When you were on Loud, were you signed directly to Loud or were you signed to a production deal through RZA?
It was done through a production deal situation.
What was your overall experience like with Loud, RZA and Wu-Tang?
It was one of the best experiences for me. Nigga made a lot of cash. Got his life together, on top. So that's where I am at right now. Just have fun with it and really actually get in more work.
With all of the success that they had, why do you feel that Loud met its demise?
Loud is like a desert rap camp. Where you get a lot of radicals that come up in there like real fucking assassins. We never looked at the situation over there as a major company. We always looked at it as a 'get-on-your-feet club.' They could only take you as far as they could take you. It's up to you to carry the torch after that.
Do you feel that Wu-Tang fame was used to launch so many offspring groups that it watered down the name in the eyes of fans?
When it started going down, it did lack it, because number one, people tried to call it something that it wasn't. It wasn't Wu-Tang. If it had a Wu-Tang stamp on it, automatically people assume that this is what we about. People never separated it. People might have felt like that's mediocre or that wasn't top classic shit. They had every right to feel like that cuz why you call it something that it's not.
Do you feel that hurt the name?
Yeah! I'm not fronting on you, yeah. At the same time, I guess we was so comfortable with what we was dealing with at the time we didn't look at it to be a problem until later on in the years. As much as we winning, people winning too. So a cat could watch how your shit was cut and get his shit cut the same way and all of a sudden your shit ain't as sharp, while his shit is sharper than yours. Because he knows where to go, he going to the blade store that we use to get our shit shredded at. When we locked on that, it kind of took away because everything else is being made. Other brothers is getting a fair chance and put so much of a dent on it. It was already too late to really look at what had happened. It was too late.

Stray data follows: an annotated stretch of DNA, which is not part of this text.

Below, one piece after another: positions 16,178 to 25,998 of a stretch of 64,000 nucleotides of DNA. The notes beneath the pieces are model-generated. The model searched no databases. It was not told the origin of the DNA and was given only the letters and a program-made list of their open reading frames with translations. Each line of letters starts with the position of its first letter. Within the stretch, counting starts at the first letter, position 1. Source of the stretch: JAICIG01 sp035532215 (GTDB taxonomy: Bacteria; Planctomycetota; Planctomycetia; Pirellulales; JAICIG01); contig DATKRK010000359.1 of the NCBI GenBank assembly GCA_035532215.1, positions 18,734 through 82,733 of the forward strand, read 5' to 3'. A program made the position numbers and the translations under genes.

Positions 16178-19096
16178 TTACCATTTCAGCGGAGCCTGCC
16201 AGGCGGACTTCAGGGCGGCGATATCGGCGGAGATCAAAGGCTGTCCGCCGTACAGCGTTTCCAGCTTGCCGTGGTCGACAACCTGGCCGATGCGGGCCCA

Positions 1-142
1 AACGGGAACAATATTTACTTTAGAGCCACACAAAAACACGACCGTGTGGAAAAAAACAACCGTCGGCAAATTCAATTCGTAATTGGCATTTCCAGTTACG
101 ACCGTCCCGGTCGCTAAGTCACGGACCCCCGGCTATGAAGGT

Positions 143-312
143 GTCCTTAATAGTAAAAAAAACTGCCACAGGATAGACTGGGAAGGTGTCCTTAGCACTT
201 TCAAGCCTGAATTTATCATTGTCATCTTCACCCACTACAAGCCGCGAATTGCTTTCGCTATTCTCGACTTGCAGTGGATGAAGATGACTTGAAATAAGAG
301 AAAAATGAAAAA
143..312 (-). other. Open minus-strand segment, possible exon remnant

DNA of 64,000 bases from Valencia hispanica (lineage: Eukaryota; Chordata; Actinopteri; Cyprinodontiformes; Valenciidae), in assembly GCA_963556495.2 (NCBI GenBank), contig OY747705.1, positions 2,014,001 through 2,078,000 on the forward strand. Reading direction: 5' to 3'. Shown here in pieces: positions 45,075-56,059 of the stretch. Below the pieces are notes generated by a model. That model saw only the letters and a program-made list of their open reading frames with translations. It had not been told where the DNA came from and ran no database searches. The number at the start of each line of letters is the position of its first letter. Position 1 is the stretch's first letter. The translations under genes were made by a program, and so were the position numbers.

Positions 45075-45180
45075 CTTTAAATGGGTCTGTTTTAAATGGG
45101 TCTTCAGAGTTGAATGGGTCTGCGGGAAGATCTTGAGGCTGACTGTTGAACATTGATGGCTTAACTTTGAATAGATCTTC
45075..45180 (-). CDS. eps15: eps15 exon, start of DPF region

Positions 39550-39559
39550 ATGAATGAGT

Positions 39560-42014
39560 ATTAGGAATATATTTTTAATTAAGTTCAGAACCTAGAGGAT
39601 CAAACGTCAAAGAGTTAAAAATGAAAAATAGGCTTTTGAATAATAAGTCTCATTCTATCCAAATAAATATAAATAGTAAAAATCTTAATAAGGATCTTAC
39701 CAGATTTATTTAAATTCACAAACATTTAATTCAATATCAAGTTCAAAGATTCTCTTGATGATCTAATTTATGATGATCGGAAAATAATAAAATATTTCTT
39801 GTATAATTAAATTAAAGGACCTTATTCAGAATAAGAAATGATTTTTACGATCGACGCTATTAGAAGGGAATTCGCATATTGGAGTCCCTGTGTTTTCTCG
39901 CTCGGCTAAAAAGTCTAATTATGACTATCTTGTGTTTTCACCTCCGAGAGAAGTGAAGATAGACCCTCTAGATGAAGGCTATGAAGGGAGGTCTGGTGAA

Did Loud's closing make you a free agent?
When Loud's situation happened, yeah that made me a free agent. Which was good for me, cuz I had a long contract.
How does it feel to be a Hip Hop millionaire?
I am millionaire only because of the assets. I'm not a millionaire with the cash in my pocket. But it's still a struggle, because I got people around me that I look out for. I'm constantly giving.
Tell me about IceWater.
IceWater is basically my new team of cats that I am administrating into the game. I think as an artist I owe myself to bring up other brothers in the same way. I'm not gonna be here rhyming forever. I'm trying to recreate what I came for. What I created. What I was part of at the time.
What do you plan to accomplish with IceWater that you haven't already?
What I am trying to accomplish with them is to make cats stars. Basically to bring good music to the table, bring versatile music. I'm training these cats. You gotta work like a slave to eat like a king.
What is the most valuable lesson that you have learned from being in the business all these years?
The most valuable lesson is to love yourself. And to be appreciative, without that I couldn't be doing it the way I'm doing it.
What would be the biggest mistake you've made over the years?
The biggest mistake is to trust people who you think you can trust. You can't trust everybody. It's a shady business.
What's going to be on the new album?
The new album, it's going to be more Rae that you feel is ten times hungrier.
What do you want to tell people about yourself that they may not know?
Even when you don't see me you see me.